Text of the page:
The World Heritage Committee develops selection criteria for inscribing properties on the World Heritage List, and draws up Operational Guidelines for the Implementation of the World Heritage Convention, setting out among other principles those of monitoring and reporting for properties on the List. Ecuador's Galapagos Islands becomes the first of twelve sites to be inscribed on the World Heritage List.

Spain ratifies the World Heritage Convention.

The first Spanish sites are inscribed in the World Heritage List: Alhambra, Generalife and Albayzín, Granada; Burgos Cathedral; Historic Centre of Cordoba; Monastery and Royal Site of the Escurial, Madrid and Works of Gaudí.

With 377 sites inscribed in the first twenty years of the Convention, the World Heritage Centre is established to oversee the day-to-day management of the Convention. Cultural landscapes, a new category of sites, are added, making the Convention the first legal instrument to recognize and protect.

The Committee adopts the Global Strategy for a Balanced, Representative and Credible World Heritage List, aimed at addressing the imbalances on the List between regions of the world, and the types of monuments and periods represented. The Strategy marks the progression from a monumental vision of heritage to a much more people oriented, multifunctional and global vision of World Heritage. The Nara Document on Authenticity is adopted, recognizing the specific nature of heritage values within each cultural context.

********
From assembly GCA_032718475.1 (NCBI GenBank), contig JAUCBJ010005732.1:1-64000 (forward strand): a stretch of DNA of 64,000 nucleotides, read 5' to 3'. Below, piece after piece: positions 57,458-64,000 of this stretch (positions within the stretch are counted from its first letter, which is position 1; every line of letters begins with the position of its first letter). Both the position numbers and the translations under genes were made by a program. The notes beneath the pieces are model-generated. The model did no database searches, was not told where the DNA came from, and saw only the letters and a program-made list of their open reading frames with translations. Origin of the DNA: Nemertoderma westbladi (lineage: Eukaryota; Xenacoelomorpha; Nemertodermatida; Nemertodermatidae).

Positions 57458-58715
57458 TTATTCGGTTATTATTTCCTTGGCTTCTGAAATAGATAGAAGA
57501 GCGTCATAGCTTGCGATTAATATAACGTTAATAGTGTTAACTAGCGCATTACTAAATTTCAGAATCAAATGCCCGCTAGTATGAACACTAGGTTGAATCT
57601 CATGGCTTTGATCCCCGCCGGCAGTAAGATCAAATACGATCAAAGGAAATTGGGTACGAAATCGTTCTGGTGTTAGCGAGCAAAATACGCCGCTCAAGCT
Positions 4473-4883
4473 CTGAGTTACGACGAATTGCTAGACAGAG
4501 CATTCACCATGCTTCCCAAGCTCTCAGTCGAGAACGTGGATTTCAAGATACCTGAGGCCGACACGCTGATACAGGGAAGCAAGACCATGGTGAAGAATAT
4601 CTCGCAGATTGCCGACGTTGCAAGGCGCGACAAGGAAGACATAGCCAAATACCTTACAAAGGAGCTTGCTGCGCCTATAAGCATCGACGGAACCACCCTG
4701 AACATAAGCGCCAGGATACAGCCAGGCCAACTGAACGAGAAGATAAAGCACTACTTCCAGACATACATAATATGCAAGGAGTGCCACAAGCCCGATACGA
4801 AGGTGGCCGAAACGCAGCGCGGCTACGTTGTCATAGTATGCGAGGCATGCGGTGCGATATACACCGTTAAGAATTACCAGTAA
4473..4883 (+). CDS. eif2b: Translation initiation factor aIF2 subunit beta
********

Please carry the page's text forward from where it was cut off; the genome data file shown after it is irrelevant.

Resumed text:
On the occasion of the 30th Anniversary of the Convention, the Committee adopts the Budapest Declaration on World Heritage, inviting all stakeholders to support World Heritage conservation through four key Strategic Objectives (the '4 Cs'): Credibility, Conservation, Capacity building and Communication. The World Heritage Partners Initiative, known today as PACT, is launched to encourage public-private partnerships and set in place a framework through which a wide range of institutions as well as individuals can contribute to the conservation of World Heritage sites around the world.

The World Heritage Committee adds a fifth 'C' - Community - to its Strategic Objectives, highlighting the important role of local communities in preserving World Heritage.

The 40th Anniversary of the adoption of the World Heritage Convention was celebrated around the World and the 16th November becomes the International World Heritage Day.